Start Building Your Personal Brand While in School
- Date: 01 Feb, 2017
- Posted by: Emily Brown
- Category: Study
Start Building Your Personal Brand Right Now
We hear a lot about “branding” these days. Coca-Cola, for example, is a brand that only someone living on a desert island with no phone or Internet does not know. Companies that have this marketing “thing” down well know that they have to promote brand awareness everywhere, especially on social media. This is done in very specific ways – building relationships with potential customers so that their “brand” is first in those minds when a purchasing decision is made. Brands develop “images;” they foster contacts; they promote themselves and their products. Only recently has this concept of “branding” been transported to individuals, as opposed to companies. But it is something that savvy students are beginning to embrace as a way to promote themselves within the communities they wish to join after they graduate. Here are the ways in which a person promotes his/her personal brand.
Get on LinkedIn
Setting up a LinkedIn account and profile may be challenging right now, because you don’t have a lot of experience and accomplishments to include. That’s okay. This is just the start, and you will add things as you go. But get it up there. Once you are a part of LinkedIn, you can join groups related to your field of study and establish those relationships with professionals in that career field that will spread your “personal brand.” Get involved in conversations and discussions; ask questions; find mentors. You need to start networking now.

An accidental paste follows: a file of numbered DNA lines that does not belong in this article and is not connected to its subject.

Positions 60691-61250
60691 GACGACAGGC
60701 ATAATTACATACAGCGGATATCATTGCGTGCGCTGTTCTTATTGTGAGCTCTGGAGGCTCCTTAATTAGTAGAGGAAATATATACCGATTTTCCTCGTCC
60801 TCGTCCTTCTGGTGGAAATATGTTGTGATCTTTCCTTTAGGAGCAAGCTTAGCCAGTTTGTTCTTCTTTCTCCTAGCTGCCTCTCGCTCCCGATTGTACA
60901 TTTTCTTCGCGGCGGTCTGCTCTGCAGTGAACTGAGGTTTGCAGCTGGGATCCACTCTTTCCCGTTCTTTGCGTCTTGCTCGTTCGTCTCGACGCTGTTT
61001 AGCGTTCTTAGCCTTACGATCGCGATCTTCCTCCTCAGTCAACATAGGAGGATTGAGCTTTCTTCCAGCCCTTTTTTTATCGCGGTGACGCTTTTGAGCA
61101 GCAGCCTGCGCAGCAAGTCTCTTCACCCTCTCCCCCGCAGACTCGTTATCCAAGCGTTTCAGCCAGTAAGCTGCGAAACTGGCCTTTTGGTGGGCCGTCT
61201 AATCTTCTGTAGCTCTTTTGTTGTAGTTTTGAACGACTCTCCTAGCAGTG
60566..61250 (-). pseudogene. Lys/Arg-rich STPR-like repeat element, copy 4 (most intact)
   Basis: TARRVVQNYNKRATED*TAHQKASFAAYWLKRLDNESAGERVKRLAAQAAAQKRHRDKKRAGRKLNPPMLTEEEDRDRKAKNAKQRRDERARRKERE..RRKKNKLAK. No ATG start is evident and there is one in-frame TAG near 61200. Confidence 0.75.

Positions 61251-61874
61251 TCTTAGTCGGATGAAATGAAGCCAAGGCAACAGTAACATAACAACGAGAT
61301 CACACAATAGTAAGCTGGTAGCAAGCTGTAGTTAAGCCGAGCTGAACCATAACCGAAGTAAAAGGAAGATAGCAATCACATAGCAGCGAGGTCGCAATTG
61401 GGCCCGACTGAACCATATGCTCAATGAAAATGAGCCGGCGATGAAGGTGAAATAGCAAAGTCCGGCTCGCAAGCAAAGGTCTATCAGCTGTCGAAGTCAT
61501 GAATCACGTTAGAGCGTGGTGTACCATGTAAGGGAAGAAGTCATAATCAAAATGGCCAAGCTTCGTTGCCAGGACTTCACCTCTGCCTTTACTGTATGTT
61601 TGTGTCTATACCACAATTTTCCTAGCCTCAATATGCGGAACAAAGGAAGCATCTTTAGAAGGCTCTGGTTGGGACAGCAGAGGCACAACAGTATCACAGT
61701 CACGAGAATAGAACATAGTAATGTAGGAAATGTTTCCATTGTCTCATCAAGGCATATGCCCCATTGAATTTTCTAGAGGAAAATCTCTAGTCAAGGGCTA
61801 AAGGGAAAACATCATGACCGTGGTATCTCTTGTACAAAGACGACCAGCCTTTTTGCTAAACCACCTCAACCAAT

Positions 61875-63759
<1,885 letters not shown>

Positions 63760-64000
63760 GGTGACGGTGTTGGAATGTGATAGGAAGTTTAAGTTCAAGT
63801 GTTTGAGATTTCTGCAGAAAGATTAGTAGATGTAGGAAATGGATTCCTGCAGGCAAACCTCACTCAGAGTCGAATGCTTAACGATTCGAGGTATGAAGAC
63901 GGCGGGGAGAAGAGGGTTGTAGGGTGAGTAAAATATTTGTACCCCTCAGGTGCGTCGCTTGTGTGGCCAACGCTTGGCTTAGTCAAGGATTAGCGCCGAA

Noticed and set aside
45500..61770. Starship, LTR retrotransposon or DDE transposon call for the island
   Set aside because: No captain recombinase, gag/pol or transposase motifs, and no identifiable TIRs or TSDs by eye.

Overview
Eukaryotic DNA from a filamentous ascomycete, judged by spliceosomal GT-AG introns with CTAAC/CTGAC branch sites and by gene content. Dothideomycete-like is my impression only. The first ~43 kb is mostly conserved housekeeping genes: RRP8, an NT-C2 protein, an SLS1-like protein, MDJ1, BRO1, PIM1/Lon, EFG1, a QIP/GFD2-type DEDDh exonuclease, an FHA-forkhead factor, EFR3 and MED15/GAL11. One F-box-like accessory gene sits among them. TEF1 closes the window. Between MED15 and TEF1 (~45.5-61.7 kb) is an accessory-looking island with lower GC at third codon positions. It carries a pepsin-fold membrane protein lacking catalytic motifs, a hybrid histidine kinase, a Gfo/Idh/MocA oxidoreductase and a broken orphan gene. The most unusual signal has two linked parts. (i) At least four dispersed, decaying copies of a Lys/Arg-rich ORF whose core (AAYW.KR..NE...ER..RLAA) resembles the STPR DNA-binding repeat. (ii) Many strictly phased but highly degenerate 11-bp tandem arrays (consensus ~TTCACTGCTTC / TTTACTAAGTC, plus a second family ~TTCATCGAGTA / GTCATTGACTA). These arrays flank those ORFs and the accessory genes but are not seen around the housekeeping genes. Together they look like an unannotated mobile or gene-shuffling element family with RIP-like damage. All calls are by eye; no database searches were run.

Set Up a Personal Website
No matter what career field you are in, personal websites are for students in every one of those fields. Of course, creatives need to have portfolios of their work – art projects, web designs, etc. But, even if you are in a less creative field, you can post many things on your website – papers you have written; projects you have completed; activity in clubs and organizations (complete with photos and videos) in which you have been active. All of these things speak to your commitment to your field and/or to society in general. When it comes time to present your resume to a potential employer, you can direct that employer to your website.
Get a Blog
Either add a tech blog to your website or, if you do not have a website, have a stand-alone blog. Also, you can try podcasting even if your field of interest is digital marketing or Evolutionary biology or Electrodynamics (why not?) In general, your blog should be related to your preferred field but it can certainly encompass other topics such as college life, the organizations you belong to, etc. Again, as you begin to pursue career employment, having a blog to which you can direct employers is a big plus. They can see that you are “well-spoken,” that you have expertise and that you are able to communicate effectively. These are the “soft skills” that employers want to see in their candidates.
Use Social Media
Yes, social media is the place to connect with friends and family; and much of what you do on social media has nothing to do with your ultimate career field. But as you get into your last two years of college, you might want to re-think that a bit. You can post things that are career-related, link back to your website, brand and/or bog posts by using personalized URL shortener, and just generally show potential employers (who will definitely check you presence on social media) that you are maturing and looking toward your future.
A personal brand is an important piece of getting career opportunities. When you have mentors in the field who can point you in good directions; when you have an Internet presence that speaks to your commitment and abiding interest in your career field – these things speak volumes to potential employers.